16 Killed as ISIS, al-Qaeda Fight Along Lebanon-Syria Border

Lebanese Sheikh Aims to Negotiate Truce Between Islamist Factions

Heavy fighting has erupted in northeastern Lebanon over the weekend between the major Islamist factions in the Syrian Civil War, ISIS and al-Qaeda’s Jabhat al-Nusra, who fought on the outskirts of the town of Arsal, which is housing tens of thousands of refugees.

Reports from the area suggest at least nine ISIS and seven Nusra fighters were killed in the weekend fighting, and local Sheikh Mustafa Hujeiri, seen as close to Nusra, is said to be trying to broker some sort of local truce between the two sides to end the fighting.

ISIS and al-Qaeda’s Nusra Front have years of acrimony fueling these fights, dating back to ISIS’ attempt to absorb Nusra and become the official al-Qaeda affiliate in Iraq and Syria, an attempt which led to ISIS’ ultimate split from al-Qaeda.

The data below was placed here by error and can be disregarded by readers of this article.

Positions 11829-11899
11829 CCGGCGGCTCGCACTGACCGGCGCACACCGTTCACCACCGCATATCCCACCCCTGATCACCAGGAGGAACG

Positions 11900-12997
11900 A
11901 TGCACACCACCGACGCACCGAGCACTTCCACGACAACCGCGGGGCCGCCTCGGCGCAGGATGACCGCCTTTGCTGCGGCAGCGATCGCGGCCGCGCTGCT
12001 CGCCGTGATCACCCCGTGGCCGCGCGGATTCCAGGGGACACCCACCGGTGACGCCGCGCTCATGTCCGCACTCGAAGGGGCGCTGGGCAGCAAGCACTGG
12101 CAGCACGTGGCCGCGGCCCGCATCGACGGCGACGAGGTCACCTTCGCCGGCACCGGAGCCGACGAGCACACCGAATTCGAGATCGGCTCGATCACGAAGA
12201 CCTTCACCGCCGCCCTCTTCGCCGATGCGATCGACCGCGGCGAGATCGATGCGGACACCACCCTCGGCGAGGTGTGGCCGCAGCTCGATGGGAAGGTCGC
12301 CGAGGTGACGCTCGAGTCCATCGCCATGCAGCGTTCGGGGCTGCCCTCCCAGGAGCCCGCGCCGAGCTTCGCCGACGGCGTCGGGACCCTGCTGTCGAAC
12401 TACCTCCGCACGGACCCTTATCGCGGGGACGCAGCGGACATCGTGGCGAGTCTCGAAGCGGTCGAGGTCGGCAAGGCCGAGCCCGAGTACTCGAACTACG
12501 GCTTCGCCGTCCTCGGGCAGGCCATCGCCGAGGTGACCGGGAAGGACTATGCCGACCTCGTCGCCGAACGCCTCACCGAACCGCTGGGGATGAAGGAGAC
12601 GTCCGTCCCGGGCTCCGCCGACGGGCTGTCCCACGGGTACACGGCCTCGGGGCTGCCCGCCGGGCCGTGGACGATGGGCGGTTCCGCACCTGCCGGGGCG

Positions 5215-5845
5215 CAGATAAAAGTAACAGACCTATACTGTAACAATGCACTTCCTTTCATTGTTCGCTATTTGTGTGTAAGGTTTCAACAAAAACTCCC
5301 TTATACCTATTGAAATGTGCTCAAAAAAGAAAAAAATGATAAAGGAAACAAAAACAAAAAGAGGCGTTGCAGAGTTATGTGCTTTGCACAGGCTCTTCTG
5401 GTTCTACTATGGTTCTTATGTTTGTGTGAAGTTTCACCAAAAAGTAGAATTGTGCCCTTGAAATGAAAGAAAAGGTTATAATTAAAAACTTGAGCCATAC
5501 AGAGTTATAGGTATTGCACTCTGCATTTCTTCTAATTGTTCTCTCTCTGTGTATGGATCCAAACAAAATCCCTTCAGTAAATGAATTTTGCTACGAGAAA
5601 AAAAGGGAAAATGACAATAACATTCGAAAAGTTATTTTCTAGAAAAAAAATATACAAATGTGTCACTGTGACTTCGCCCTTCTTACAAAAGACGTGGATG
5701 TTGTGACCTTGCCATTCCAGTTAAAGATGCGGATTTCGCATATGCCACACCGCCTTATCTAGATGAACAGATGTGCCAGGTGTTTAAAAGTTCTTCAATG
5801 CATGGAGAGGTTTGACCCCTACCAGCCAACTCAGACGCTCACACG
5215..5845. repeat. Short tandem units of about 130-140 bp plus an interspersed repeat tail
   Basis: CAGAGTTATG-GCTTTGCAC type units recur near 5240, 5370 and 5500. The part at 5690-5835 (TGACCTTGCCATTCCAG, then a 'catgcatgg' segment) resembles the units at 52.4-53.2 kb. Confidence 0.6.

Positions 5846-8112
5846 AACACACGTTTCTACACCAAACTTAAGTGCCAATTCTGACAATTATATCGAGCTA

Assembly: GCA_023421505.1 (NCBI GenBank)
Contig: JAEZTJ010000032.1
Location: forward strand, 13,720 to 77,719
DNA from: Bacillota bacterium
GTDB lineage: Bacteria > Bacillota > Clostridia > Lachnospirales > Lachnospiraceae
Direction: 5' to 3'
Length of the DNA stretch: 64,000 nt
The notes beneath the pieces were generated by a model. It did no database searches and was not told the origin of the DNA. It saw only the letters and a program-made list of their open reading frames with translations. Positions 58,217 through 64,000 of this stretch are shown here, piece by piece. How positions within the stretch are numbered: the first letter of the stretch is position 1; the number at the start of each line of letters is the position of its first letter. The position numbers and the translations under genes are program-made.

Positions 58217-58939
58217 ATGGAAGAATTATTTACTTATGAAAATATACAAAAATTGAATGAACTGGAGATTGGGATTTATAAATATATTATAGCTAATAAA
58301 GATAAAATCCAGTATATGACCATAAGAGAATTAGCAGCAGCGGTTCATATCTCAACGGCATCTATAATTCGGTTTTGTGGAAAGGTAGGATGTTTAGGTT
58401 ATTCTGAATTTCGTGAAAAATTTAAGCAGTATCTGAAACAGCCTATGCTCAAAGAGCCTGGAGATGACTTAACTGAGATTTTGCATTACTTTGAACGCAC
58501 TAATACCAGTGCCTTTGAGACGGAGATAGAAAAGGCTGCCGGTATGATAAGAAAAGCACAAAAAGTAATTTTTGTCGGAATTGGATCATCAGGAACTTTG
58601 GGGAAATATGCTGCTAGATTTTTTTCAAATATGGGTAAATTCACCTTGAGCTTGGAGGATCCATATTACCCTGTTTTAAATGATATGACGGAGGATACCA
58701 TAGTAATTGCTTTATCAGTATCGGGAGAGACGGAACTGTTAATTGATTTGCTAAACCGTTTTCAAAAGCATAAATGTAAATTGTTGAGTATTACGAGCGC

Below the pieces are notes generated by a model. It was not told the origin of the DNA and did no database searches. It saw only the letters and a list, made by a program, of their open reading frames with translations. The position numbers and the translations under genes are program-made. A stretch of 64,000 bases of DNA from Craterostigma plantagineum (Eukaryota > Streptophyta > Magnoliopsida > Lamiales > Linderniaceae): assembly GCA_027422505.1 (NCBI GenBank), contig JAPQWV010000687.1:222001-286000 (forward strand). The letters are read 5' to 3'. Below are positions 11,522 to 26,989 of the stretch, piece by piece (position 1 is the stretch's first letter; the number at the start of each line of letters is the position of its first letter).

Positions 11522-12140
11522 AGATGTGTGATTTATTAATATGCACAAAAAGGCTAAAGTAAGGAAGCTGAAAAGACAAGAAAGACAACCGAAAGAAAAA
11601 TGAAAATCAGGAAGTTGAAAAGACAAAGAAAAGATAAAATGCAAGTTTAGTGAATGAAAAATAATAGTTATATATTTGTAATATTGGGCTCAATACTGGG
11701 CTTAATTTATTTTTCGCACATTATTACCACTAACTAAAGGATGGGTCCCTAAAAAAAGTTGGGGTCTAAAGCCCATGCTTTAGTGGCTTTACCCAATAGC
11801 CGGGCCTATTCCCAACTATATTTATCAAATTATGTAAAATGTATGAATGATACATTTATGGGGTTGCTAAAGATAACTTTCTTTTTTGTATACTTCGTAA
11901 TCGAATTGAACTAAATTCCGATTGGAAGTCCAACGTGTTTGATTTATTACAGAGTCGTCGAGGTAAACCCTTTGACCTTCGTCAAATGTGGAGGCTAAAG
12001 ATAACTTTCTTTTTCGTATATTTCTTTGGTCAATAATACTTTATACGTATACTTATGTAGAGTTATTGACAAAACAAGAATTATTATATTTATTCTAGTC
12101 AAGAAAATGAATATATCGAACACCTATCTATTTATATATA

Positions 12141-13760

Since then, the two have fought over territory in Syria repeatedly, fighting which only really ended when their respective territories no longer had a common border. Even now, Nusra is said to be trying to establish mergers with other Islamist outlets to try to more directly compete with ISIS.

Both are keen to carry out strikes in Lebanon, and have a presence in Arsal, but this close proximity to one another seems to have boiled over into another round of fighting.

Author: Jason Ditz

Jason Ditz is Senior Editor for Antiwar.com. He has 20 years of experience in foreign policy research and his work has appeared in The American Conservative, Responsible Statecraft, Forbes, Toronto Star, Minneapolis Star-Tribune, Providence Journal, Washington Times, and the Detroit Free Press.